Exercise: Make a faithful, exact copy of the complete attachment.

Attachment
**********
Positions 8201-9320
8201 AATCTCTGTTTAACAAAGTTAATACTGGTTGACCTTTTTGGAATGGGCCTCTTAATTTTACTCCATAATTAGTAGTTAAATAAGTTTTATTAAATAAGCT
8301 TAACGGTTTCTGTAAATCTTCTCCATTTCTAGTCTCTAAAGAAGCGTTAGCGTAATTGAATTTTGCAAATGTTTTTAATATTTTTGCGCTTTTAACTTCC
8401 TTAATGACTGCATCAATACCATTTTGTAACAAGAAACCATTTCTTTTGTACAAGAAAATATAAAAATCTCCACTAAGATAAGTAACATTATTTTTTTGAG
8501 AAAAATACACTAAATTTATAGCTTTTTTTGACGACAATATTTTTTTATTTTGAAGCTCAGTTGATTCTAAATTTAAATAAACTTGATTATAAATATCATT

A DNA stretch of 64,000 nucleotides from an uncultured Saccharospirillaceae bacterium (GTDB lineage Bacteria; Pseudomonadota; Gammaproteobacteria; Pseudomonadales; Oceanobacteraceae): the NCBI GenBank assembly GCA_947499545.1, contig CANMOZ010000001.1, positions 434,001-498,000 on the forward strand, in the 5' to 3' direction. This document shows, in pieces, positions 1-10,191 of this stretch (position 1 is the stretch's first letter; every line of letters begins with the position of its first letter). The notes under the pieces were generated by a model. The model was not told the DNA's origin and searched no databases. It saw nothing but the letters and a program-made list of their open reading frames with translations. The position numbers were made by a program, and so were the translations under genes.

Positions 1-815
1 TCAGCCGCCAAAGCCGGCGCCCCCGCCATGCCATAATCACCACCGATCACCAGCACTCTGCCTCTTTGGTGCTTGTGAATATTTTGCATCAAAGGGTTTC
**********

Positions 8201-9320
8201 AATCTCTGTTTAACAAAGTTAATACTGGTTGACCTTTTTGGAATGGGCCTCTTAATTTTACTCCATAATTAGTAGTTAAATAAGTTTTATTAAATAAGCT
8301 TAACGGTTTCTGTAAATCTTCTCCATTTCTAGTCTCTAAAGAAGCGTTAGCGTAATTGAATTTTGCAAATGTTTTTAATATTTTTGCGCTTTTAACTTCC
8401 TTAATGACTGCATCAATACCATTTTGTAACAAGAAACCATTTCTTTTGTACAAGAAAATATAAAAATCTCCACTAAGATAAGTAACATTATTTTTTTGAG
8501 AAAAATACACTAAATTTATAGCTTTTTTTGACGACAATATTTTTTTATTTTGAAGCTCAGTTGATTCTAAATTTAAATAAACTTGATTATAAATATCATT

A DNA stretch of 64,000 nucleotides from an uncultured Saccharospirillaceae bacterium (GTDB lineage Bacteria; Pseudomonadota; Gammaproteobacteria; Pseudomonadales; Oceanobacteraceae): the NCBI GenBank assembly GCA_947499545.1, contig CANMOZ010000001.1, positions 434,001-498,000 on the forward strand, in the 5' to 3' direction. This document shows, in pieces, positions 1-10,191 of this stretch (position 1 is the stretch's first letter; every line of letters begins with the position of its first letter). The notes under the pieces were generated by a model. The model was not told the DNA's origin and searched no databases. It saw nothing but the letters and a program-made list of their open reading frames with translations. The position numbers were made by a program, and so were the translations under genes.

Positions 1-815
1 TCAGCCGCCAAAGCCGGCGCCCCCGCCATGCCATAATCACCACCGATCACCAGCACTCTGCCTCTTTGGTGCTTGTGAATATTTTGCATCAAAGGGTTTC